Scruggs already was scheduled to be questioned under oath Monday by State Farm in a contentious Katrina insurance case, McIntosh v. State Farm.
Scruggs was lead attorney in McIntosh, and represented hundreds of other policyholders, before his personal legal travails began. He will serve five years in federal prison, beginning Aug. 4, for conspiring to bribe a state court judge in an earlier legal-fee dispute, Jones v. Scruggs. That case is still pending in north Mississippi.
Scruggs was notified Zuckerman was about to sue him for contract damages, the firm says, so he sued first. In a countercomplaint, Zuckerman seeks $1.4 million in unpaid fees and expenses for representing Ocean Springs sisters Cori and Kerri Rigsby. Zuckerman said that does not count $400,000 already paid by two other firms in the Scruggs Katrina Group, an alliance of law firms that represented the policyholders.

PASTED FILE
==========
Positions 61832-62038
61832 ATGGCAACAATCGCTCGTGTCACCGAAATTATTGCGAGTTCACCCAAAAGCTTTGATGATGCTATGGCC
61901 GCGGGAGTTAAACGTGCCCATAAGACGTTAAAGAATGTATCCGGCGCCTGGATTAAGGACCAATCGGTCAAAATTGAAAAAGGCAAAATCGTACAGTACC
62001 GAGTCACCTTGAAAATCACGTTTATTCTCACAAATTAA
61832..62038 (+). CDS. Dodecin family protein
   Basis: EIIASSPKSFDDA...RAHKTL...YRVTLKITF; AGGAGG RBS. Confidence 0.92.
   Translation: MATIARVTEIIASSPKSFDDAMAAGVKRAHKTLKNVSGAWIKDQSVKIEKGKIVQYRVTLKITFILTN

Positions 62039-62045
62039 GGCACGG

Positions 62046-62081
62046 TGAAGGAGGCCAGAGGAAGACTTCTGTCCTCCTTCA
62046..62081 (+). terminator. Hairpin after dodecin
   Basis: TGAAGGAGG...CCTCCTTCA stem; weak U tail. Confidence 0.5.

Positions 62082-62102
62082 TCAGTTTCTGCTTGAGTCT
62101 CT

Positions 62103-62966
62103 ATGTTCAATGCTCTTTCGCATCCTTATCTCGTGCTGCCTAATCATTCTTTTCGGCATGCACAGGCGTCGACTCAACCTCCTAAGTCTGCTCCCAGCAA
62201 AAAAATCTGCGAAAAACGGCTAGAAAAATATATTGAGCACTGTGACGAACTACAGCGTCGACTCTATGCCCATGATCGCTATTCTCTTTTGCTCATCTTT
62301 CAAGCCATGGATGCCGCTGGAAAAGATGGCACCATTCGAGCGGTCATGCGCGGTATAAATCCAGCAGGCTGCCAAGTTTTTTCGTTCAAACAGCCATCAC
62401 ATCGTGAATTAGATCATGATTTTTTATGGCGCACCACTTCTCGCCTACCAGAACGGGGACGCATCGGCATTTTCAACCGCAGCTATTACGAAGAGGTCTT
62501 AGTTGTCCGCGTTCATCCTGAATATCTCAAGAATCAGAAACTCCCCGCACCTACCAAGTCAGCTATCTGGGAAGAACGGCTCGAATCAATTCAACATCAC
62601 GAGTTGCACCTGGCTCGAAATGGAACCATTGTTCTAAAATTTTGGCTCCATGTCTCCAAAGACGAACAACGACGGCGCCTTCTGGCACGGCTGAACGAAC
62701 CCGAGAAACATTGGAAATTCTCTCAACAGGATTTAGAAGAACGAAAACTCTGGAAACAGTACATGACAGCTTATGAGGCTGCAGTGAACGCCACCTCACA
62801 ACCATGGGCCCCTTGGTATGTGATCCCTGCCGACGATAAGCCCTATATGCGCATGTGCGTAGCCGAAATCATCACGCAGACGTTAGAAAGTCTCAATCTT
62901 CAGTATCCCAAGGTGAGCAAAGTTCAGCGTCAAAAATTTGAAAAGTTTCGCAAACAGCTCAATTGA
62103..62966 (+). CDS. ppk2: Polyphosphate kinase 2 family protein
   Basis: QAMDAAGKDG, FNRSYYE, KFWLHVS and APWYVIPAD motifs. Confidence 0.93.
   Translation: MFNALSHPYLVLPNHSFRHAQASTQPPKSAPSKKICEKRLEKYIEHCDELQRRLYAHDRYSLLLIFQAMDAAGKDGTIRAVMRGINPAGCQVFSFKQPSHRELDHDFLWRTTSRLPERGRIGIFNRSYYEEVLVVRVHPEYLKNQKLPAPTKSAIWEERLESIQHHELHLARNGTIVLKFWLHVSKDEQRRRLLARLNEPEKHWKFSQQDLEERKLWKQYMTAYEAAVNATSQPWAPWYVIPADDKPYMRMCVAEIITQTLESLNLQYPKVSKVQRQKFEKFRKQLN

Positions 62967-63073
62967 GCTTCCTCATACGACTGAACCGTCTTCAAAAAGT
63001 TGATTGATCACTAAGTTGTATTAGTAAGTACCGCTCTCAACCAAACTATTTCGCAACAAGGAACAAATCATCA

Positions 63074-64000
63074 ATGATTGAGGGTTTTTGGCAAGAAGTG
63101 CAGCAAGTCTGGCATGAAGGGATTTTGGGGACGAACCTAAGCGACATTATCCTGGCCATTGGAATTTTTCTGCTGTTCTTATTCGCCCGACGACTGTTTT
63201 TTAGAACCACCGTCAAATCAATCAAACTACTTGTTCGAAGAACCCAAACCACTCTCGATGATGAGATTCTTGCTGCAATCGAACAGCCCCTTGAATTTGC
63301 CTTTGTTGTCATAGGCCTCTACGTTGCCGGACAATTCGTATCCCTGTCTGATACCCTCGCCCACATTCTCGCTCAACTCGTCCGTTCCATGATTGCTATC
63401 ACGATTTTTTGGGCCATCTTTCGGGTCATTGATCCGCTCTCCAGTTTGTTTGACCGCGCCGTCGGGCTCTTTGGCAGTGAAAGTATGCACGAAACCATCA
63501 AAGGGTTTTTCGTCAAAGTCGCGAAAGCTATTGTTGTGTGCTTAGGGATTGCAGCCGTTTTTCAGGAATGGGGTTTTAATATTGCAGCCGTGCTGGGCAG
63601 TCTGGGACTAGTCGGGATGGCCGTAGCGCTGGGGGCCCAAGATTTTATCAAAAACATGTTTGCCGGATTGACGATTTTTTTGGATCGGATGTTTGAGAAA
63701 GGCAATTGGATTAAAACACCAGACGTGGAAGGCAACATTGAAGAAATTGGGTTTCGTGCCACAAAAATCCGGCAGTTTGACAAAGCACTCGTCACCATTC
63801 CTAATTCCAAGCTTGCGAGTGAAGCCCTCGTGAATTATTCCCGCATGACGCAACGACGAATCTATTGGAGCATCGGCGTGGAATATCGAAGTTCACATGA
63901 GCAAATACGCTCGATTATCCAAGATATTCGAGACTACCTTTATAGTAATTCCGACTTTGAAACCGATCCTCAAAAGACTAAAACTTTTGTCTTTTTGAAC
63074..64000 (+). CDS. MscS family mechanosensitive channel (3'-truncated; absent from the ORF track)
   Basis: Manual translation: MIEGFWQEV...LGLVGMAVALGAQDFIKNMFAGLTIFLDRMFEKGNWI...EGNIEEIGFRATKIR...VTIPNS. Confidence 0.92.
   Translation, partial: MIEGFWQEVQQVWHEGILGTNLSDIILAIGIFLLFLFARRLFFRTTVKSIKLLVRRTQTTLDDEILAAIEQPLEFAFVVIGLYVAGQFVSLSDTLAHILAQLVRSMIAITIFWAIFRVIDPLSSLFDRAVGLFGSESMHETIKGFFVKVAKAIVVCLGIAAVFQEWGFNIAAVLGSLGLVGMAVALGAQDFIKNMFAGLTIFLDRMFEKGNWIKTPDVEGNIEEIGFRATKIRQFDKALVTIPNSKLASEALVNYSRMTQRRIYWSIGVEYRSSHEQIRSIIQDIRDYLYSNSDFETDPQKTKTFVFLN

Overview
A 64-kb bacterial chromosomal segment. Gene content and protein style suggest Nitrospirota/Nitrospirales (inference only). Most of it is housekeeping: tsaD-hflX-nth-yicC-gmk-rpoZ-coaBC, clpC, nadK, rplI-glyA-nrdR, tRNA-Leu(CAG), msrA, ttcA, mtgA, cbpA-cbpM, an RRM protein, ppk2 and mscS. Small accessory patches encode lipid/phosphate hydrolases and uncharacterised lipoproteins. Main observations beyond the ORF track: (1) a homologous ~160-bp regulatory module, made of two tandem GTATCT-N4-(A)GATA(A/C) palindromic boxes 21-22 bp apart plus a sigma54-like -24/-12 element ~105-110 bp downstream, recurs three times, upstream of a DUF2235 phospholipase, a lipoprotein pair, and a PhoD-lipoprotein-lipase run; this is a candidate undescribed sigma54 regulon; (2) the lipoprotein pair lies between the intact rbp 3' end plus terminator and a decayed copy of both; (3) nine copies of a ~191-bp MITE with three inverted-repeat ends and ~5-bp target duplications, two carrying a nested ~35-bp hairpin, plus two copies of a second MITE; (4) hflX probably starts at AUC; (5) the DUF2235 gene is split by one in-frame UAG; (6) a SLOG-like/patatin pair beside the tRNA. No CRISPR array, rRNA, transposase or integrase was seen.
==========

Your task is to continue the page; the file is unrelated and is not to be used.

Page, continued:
Records Zuckerman produced indicate Scruggs promised on SKG’s behalf to pay any legal bills the Rigsbys might incur for taking documents from State Farm and going public with their story about insurance-claims abuses after Katrina. Scruggs had hoped SKG could use the Rigsbys’ testimony and documents in cases against State Farm.
Shortly after they went public, the Rigsbys were sued by their former employer, independent adjusting firm E.A. Renfroe.